The inaugural Radio Times Festival is continuing along this afternoon and for crime drama fans (as well as crime fiction fans) one of the must-see panel sessions of the day was Lynda La Plante talking about her much anticipated prequel to her seminal Prime Suspect series, starring Helen Mirren as Jane Tennison.
As frequenters of literary festivals will happily attest to, Last Plante is fantastic value – her background in acting serves her well when it comes to addressing an audience. She explained she has appeared in crime dramas before (Z Cars, The Sweeney, Bergerac et all) although mostly appearing as a prostitute, and then launched into a brilliant anecdote about researching ladies of the night in the US and joining them on the street.
To begin with she talked the genesis of Prime Suspect, and how, when she had met a commissioner, lied through her teeth to secure a deal. They told her that they were looking for a story that featured a female detective who worked in a murder squad. Even though she had nothing in the pipeline, she plucked the title of Prime Suspect out of thin air to placate the commissioner. She then went to work, meeting DCI Jackie Malton who took La Plante to her first autopsy and gave her valuable advice when it came to character and procedure.
To any aspiring writers, she said, asking questions and watching and learning with the police was paramount.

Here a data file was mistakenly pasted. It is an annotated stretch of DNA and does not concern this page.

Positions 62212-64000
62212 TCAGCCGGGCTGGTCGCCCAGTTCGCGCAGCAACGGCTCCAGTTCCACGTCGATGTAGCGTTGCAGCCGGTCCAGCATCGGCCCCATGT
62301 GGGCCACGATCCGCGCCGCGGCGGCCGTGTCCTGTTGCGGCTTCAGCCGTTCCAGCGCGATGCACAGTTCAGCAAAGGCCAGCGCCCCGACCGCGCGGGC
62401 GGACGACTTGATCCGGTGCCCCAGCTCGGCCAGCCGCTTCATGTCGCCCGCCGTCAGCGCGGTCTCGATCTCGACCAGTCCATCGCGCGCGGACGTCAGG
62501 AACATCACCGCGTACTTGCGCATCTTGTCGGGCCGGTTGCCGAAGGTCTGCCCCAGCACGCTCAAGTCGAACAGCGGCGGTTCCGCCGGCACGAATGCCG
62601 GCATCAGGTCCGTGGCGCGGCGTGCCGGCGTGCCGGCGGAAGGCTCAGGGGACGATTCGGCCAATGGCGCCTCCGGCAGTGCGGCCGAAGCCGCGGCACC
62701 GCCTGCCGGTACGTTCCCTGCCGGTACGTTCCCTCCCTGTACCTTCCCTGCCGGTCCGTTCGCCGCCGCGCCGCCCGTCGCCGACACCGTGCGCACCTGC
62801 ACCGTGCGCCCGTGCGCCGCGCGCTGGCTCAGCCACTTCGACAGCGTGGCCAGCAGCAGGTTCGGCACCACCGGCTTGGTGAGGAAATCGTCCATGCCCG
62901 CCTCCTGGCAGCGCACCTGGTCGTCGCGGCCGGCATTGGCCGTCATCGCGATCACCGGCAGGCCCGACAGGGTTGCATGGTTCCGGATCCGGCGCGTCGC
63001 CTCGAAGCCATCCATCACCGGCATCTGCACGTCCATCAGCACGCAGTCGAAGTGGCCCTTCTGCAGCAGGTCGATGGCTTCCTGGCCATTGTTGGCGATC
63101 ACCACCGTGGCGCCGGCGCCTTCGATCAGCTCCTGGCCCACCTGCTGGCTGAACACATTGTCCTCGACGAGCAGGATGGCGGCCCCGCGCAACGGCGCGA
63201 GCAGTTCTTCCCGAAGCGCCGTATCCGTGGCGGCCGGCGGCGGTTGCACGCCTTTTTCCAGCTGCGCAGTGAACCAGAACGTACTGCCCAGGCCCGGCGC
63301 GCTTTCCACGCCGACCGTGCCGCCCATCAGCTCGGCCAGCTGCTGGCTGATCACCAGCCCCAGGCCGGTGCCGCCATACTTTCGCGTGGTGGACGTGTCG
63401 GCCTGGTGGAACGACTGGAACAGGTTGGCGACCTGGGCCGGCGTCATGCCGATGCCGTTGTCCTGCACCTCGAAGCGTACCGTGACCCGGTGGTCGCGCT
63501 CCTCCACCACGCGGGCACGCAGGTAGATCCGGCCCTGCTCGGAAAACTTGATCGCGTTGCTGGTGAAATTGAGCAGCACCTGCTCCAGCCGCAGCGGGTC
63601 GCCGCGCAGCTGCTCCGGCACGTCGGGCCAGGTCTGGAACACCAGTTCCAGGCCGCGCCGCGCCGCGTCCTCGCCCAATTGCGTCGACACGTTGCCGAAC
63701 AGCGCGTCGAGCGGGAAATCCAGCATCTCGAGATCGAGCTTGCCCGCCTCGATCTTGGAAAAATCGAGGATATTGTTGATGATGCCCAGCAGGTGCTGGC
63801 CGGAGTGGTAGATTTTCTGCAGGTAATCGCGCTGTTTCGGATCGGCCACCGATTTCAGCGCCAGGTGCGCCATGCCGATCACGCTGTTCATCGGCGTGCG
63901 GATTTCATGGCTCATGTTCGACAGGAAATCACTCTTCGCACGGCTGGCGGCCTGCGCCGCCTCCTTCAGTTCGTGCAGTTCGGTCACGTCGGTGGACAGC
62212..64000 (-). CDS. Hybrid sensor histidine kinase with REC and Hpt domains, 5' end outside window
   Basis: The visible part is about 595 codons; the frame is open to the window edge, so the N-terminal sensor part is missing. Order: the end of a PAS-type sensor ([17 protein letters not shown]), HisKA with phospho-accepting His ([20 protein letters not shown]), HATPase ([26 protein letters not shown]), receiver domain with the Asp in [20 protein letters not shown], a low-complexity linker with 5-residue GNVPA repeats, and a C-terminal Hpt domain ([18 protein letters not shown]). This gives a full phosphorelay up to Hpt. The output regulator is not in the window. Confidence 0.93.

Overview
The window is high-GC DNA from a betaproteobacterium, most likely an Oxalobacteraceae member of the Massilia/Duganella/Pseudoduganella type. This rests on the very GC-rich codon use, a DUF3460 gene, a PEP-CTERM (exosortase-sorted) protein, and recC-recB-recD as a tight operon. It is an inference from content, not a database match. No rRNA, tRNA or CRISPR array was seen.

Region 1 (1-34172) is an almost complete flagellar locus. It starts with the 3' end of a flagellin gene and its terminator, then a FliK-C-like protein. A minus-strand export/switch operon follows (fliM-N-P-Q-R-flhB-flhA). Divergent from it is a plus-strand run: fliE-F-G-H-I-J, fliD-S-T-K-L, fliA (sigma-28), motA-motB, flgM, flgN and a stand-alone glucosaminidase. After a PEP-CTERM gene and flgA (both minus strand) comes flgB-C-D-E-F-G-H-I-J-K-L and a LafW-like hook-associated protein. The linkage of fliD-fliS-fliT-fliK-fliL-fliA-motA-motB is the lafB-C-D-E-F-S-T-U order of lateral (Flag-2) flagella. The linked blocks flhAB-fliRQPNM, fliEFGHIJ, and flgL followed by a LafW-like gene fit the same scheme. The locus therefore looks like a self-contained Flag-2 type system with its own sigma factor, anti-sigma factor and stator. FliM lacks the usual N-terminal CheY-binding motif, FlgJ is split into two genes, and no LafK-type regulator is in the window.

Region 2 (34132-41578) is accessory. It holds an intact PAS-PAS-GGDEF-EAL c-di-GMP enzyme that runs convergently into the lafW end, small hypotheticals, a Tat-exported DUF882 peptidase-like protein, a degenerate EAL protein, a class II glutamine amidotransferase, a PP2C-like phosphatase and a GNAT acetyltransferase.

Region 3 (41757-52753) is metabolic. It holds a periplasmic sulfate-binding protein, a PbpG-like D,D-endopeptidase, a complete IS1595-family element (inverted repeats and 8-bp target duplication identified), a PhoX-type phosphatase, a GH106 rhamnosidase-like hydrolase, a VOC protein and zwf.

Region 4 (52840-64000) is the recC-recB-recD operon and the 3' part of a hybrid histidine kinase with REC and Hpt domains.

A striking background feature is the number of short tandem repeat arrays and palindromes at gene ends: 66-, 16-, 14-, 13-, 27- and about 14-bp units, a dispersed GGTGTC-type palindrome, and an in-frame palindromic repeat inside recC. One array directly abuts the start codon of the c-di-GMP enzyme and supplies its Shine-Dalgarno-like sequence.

When it comes to the prequel, Tennison, she said that it would be a six-part series and that she is currently in the casting phase. She’s looking for unknown actors (“I’m going to be Simon Cowell!”), and credits the success of The Killing and The Bridge for this approach – British viewers showed they could appreciate and handle new and fresh talent. She’s looking for someone with the essence of Helen Mirren rather than a carbon copy. Indeed, a young woman in the audience asked for details on how and where to audition because she was an unknown.
La Plante said she’s having great fun with the 1970s era and enjoying working with the music, clothes and shoes of that time. One of her employees – an ex-detective – suggested Hackney as a setting, and his wife (who was a 22-year-old policewoman in Hackney at the time) provided invaluable insight. Suddenly the young WPC Tennison was formed and we’ll see how this young woman travels from her parents’ home in Maida Vale to the rougher east end London every day and she became the tough copper that she did.
La Plante also said that she thought that too much crime drama today was overdone and oversexed, especially in regards to too many graphic images in the autopsy lab almost fetishising cadavers.